The hybrid game of ‘International Rules’ football (the rules somewhere between Gaelic football and Australian Rules football) played between teams representing the Gaelic Athletic Association and the Australian Football League hasn’t been able to hold the attention of supporters in Australia or Ireland.
The contests date back to 1967 with the first three game series taking place between the teams in 1984. Since then it has had more downs than ups. In 1990 the series was suspended due to crowd ‘lack of interest’ but was resumed in 1998 in a different format with the matches reduced to two. This also failed to interest crowds as did the selecting of an all Indigenous team to represent Australia in 2013. In 2014 the two game format was reduced to one game with the Australian team featuring players selected as All Australians in that year.
That format seemed a first step back from the abyss with the game played at Subiaco where a 30,000+ crowd was attracted. The sensible next step would be to build on the format that had met with approval by the population.
It comes as a surprise then that, notwithstanding the relative success of last year’s format, it is rumoured the next game is set to be played in November in the USA, possibly in New York. The venue mentioned – Central Park…..really? There is no stadium in Central Park…..does the AFL really intend a team of All Australians play an international in a park? As for a stadium to play in, clearly the AFL has forgotten the problems in staging exhibition games there in the past due to the relatively small playing fields in US stadia.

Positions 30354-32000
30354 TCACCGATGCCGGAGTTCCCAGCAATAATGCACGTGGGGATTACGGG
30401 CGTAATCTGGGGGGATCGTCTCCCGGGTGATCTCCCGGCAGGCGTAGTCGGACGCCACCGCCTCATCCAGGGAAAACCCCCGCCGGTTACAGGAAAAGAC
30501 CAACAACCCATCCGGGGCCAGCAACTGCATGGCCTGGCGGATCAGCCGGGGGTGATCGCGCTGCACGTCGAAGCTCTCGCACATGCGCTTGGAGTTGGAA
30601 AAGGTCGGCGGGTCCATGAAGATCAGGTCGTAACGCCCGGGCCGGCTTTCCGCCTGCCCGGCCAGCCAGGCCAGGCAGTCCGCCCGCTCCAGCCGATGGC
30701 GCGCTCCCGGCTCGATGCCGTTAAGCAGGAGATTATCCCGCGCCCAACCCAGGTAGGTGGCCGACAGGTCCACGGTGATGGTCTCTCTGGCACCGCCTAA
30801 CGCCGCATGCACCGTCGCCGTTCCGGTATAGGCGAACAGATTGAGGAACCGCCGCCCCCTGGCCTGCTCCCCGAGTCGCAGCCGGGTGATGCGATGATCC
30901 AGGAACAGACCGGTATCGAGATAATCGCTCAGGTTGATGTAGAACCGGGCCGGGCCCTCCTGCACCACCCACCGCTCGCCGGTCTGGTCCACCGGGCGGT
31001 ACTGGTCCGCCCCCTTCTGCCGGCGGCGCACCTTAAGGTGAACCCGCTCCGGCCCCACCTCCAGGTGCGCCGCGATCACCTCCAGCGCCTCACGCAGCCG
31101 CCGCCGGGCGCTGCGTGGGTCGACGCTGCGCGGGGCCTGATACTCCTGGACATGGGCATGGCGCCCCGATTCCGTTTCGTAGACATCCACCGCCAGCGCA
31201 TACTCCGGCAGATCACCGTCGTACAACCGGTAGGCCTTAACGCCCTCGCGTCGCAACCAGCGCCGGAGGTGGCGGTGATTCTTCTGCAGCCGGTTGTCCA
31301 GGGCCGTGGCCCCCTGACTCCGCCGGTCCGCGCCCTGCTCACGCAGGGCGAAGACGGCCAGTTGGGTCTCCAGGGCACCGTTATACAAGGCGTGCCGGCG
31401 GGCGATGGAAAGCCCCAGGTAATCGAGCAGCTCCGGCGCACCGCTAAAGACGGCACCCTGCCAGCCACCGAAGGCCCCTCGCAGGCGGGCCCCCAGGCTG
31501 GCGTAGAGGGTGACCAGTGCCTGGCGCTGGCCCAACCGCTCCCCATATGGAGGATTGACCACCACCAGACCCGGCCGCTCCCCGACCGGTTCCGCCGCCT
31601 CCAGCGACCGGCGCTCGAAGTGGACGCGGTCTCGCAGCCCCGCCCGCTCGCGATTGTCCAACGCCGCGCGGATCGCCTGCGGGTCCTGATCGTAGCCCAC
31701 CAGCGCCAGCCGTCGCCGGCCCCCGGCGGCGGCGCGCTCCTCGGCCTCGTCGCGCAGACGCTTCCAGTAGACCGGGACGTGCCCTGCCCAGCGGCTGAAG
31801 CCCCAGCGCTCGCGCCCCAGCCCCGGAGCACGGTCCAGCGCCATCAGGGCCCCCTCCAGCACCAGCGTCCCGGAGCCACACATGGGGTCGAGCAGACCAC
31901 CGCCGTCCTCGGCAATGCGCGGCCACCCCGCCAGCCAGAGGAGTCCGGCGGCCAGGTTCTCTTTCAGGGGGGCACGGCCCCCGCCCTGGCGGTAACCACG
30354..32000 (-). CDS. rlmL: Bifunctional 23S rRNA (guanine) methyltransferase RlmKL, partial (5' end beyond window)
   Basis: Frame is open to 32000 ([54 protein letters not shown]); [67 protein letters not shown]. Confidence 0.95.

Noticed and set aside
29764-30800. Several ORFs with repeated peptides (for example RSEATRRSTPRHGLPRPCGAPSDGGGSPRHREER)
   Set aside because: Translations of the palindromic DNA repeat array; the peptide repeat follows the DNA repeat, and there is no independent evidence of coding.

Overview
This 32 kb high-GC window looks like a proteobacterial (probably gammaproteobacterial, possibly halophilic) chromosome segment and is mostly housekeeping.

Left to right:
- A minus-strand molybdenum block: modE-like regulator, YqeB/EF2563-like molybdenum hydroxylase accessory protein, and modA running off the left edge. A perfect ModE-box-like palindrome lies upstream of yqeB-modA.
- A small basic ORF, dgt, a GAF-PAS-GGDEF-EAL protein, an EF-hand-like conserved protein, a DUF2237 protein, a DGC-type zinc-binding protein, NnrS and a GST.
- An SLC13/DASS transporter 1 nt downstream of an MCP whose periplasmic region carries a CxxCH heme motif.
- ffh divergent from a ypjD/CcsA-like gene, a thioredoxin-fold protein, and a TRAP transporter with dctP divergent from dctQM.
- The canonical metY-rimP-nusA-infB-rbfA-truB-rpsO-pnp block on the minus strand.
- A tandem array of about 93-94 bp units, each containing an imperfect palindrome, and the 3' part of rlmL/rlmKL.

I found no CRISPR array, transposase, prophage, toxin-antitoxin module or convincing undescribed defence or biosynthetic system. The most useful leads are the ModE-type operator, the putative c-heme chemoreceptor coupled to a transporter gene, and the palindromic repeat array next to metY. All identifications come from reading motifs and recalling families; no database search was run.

The AFL’s treatment of the concept with such a suggestion indicates to me they don’t really care about international football. One thing for sure, there will be fewer people interested in a hybrid one off game in New York, especially as it will be played at the peak of the NFL season. In addition, I doubt anyone from Australia will pay any attention to it. The only beneficiaries here will be the players and coaches who get a junket to the USA.
The observations made by the GAA’s Paul Earley are close to the mark when he says “I don’t see the logic in playing it in the US to be perfectly honest. I think it has got to establish a foothold again in Ireland and Australia first of all before you take it internationally.”
Now there is a person who should be listened to, if anyone cares!